To Tube or Not to Tube


On such a long ride, a flat is inevitable, maybe even ten flats. The reality is fixing a tube on the trail is a pain in the ass, so I went with the Nuetech Tubliss system. Yes, tire changes are a bit more involved but for me being able to plug a tire on the trail vs patching a tube is worth it. No need to take the wheel off the bike and pull the tube off all while kneeling, probably in the rain. Instead, leave the wheel on the bike, find the leak and plug it. Yes, I know you can’t plug a side wall, but most of the time I ever got a puncture close to the sidewall it was a pinch flat, and if you tear the sidewall you are screwed anyway.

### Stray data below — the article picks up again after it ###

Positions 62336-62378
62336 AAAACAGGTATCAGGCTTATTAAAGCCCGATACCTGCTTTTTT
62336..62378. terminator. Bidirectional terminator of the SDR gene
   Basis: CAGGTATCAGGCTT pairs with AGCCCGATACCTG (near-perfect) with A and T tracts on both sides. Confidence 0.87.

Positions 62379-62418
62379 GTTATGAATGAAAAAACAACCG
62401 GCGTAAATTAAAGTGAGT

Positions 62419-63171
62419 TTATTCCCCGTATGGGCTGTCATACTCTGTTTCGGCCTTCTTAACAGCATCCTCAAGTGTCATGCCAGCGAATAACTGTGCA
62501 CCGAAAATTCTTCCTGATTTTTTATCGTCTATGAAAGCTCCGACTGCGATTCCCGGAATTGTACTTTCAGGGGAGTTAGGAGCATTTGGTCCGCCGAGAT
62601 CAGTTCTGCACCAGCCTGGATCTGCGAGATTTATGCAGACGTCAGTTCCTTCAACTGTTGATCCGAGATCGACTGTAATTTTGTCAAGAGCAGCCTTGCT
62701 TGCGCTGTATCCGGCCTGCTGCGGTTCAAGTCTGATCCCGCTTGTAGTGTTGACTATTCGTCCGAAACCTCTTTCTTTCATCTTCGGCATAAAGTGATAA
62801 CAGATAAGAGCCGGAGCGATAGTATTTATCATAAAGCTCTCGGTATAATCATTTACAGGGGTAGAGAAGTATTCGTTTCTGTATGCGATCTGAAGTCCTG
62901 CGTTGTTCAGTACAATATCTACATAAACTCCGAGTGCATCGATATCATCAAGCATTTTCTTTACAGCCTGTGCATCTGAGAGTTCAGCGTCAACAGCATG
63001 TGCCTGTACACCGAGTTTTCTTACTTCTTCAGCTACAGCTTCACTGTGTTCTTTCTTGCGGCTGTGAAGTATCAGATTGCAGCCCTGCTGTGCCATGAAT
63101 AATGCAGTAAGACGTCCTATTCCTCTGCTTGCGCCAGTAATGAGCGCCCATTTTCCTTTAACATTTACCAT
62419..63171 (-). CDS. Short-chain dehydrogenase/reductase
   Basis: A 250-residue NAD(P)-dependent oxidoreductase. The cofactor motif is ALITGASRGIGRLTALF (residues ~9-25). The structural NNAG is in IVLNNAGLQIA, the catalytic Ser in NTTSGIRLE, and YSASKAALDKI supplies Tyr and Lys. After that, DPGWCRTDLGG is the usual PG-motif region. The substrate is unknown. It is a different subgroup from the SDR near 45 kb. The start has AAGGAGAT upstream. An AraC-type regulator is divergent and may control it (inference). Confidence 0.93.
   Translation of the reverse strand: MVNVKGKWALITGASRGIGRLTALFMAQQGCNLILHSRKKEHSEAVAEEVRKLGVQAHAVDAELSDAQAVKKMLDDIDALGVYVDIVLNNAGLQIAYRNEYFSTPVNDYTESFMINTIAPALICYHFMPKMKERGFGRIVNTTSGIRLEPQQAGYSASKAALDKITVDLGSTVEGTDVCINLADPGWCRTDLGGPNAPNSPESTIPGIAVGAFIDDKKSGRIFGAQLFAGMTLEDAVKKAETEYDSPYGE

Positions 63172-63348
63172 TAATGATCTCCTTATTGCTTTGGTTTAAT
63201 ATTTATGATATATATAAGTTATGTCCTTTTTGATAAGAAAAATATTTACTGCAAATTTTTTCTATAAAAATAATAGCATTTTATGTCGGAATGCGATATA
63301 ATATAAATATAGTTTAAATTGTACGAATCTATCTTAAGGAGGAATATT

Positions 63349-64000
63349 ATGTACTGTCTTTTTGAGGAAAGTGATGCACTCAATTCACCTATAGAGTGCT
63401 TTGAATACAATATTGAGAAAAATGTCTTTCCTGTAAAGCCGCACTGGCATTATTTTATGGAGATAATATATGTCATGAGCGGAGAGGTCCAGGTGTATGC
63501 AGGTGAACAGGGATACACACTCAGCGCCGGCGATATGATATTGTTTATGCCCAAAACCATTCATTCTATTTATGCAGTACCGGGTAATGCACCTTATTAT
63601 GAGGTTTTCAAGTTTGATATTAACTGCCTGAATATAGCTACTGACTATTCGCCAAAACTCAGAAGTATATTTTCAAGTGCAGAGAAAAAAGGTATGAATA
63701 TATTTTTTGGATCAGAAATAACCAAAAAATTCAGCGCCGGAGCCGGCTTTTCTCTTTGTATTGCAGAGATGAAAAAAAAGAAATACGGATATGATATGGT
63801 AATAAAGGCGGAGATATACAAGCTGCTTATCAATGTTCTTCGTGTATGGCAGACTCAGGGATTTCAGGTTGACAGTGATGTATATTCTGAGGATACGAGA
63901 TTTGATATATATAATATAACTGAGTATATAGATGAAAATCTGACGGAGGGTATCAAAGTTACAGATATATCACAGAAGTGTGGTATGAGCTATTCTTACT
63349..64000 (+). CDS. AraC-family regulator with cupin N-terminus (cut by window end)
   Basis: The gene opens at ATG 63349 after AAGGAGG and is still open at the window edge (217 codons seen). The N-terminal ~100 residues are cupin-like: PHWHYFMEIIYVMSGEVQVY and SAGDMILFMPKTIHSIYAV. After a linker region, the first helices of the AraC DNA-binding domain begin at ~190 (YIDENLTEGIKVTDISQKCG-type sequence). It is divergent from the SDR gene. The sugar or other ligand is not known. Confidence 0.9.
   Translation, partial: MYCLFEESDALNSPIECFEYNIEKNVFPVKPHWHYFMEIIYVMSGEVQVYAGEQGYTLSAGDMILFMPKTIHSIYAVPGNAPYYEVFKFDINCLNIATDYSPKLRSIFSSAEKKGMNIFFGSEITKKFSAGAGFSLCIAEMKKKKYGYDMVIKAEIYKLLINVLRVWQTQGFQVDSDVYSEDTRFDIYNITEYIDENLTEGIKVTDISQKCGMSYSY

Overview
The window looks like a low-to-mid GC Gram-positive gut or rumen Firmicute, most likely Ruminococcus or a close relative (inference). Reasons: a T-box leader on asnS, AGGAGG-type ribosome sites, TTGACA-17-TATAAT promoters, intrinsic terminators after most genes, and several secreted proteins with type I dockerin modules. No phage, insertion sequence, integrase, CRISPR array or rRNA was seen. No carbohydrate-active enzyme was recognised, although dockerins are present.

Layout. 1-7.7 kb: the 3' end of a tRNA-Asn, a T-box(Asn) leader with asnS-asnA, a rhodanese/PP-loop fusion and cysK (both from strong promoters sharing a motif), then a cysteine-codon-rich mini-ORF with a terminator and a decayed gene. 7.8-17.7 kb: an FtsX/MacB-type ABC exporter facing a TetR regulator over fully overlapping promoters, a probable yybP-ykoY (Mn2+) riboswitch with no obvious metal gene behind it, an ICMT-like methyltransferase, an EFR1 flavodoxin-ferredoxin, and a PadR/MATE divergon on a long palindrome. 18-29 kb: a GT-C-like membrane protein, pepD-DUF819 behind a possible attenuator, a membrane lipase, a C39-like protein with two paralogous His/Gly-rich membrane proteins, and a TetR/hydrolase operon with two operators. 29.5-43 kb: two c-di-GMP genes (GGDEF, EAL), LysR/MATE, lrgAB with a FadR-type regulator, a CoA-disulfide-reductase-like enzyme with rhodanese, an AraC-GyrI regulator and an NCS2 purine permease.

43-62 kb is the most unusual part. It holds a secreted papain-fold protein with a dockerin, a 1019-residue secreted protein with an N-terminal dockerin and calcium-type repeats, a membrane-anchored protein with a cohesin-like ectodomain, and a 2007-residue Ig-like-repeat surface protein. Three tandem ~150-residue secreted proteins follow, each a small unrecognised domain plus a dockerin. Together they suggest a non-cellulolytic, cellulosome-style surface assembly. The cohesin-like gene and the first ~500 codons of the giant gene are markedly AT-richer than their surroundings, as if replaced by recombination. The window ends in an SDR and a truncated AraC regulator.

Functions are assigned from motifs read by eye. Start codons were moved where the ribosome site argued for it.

If I do get into a situation where I can not plug the tire, I carry 4 extra large zip ties which in a pinch can be wrapped on the wheel at its quadrants and you can limp to the next stop. I also carry a 21-inch tube which can get you by in both front and back.

I run the Moto Z Extreme Hybrid tire on the rear and the MotoZ Tractionator Enduro, on the front. The MotoZ’s stiff sidewalls, combined with the Tubliss system, I can run a flat at slow speeds.

More to explorer

Kick Till Monday. KTM

After test rides in Death Valley, Joshua Tree, and Ocotillo Wells, the remoteness of these rides running out of gas is a

Try, Try, Try Again

My profession in life is a welder for the film industry, and I get the same question over and over again, how

Kinda Comfy?

With 5000 miles with nothing more than an overgrown dirt bike under you, there are some modifications to add a bit more